I close with this story: A little boy was playing hide-and-seek with
his friends. For some unknown reason they stopped playing while he
was hiding. He began to cry. His old grandfather came out of the house
to see what was troubling him and to comfort him. After learning what
had happened, the grandfather said, “Do not weep, my child, because the
boys did not come to find you. Perhaps you can learn a lesson from this disappointment. All of life is like a game between God and us. Only it
is God who is weeping, for we are not playing the game fairly. God is
waiting to be found, but many have gone in search of other things.”
In so many ways, the risen Christ is in our midst, present in the
love, charity and goodness of others, in the Sacrament of Eucharist, in
God’s Word – Broken and Shared, in the Community of Faith Filled
People and in moments of Grace and Prayer. Unfortunately, we often do
not realize it.
May our celebration open our hearts and spirits to recognize Christ
among us in every season of our life. “Lord, help us not to miss you.

The Second Half of Life 4-7-2024

April 5th, 2024

When you were a child, you probably took part in your parish’s
religious education program. For eight years, you learned the prayers
and rituals of our Church. In high school, you were confirmed. Soon,
you were off to college – and “church” may have been put aside as you
earned your degree and, after graduation, establishing your career. Then
you married and began a family. And your faith took on a renewed
importance as you wanted your children to have the same connection to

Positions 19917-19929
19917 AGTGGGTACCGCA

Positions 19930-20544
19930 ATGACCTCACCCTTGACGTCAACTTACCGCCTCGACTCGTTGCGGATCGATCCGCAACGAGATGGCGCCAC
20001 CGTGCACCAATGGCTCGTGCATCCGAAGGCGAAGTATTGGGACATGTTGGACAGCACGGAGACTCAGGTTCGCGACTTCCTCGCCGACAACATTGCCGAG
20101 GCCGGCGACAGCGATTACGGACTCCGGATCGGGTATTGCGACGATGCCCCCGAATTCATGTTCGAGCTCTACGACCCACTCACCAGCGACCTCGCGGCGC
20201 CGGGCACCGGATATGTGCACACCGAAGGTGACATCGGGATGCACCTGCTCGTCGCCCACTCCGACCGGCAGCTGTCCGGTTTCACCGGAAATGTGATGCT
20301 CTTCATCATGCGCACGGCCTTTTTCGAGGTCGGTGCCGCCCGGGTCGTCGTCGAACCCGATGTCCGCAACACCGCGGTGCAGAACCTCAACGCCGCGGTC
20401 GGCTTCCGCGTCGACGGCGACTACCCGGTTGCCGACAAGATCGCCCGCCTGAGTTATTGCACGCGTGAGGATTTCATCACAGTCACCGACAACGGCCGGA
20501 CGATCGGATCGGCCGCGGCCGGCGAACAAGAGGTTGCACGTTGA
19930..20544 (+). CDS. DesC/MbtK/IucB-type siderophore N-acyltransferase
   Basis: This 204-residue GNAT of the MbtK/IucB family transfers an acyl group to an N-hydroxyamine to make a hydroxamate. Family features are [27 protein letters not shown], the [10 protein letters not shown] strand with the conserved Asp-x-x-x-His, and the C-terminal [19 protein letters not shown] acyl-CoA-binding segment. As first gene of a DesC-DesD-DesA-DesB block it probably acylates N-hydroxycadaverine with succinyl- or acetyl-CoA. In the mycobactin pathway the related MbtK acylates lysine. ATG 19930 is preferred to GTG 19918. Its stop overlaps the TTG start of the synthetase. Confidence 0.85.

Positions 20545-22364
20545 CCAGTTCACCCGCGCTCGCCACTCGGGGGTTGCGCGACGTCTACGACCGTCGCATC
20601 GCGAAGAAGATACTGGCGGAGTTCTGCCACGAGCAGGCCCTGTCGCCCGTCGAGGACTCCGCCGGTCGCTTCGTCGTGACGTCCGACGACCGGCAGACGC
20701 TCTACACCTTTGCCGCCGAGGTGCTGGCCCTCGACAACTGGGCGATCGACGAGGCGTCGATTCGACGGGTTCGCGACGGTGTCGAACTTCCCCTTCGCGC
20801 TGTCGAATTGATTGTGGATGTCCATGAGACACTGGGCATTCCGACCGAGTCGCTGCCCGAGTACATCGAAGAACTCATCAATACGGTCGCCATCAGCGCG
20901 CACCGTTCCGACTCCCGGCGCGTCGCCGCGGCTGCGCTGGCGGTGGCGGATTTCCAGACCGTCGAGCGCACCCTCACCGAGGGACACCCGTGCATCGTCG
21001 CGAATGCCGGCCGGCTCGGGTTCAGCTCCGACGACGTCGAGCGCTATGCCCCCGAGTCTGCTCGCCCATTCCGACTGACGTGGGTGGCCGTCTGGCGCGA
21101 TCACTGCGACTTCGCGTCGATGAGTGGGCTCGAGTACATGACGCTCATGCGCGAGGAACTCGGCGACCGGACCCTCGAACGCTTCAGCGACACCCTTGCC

God you had.
That’s the “first half” of a typical spiritual life when you learn the
choreography of a religious institution. You developed a language for
articulating your faith; you established a spiritual identity in belonging
to a church. The choreography and language of faith you learned then
became a bridge to instill those same values in your children.
But then came a crisis in your life – and unexpected illness or
death throws you, you get divorced, you get fired.
After that crisis, you entered the “second half” of the spiritual life,
one in which you hear a “deeper voice” of God. It is a voice calling you
to compassion, forgiveness, risk, surrender.
You now hear God not just in the rituals and creeds of your
church; you hear God in the deepest part of your heart. Your faith is
now fully yours.
The apostle Thomas might be considered the patron saint of this
“second half” of our spiritual lives – when we struggle to make sense of
our lives that have been turned upside down by crisis or catastrophe. In
today’s Gospel, Thomas feels that the faith he learned from and
embraced in Jesus has been betrayed in Jesus’ crucifixion. But, in his
resurrection, Jesus offers Thomas a reason to hope, a baseline for belief,
a prism for looking at the world with gratitude for what has been and
what will be. Faith, in the “second half” of our lives, is the ability to
hope that we can transform and remake, recreate and re-focus our lives
in the love of God and life of the Risen Christ.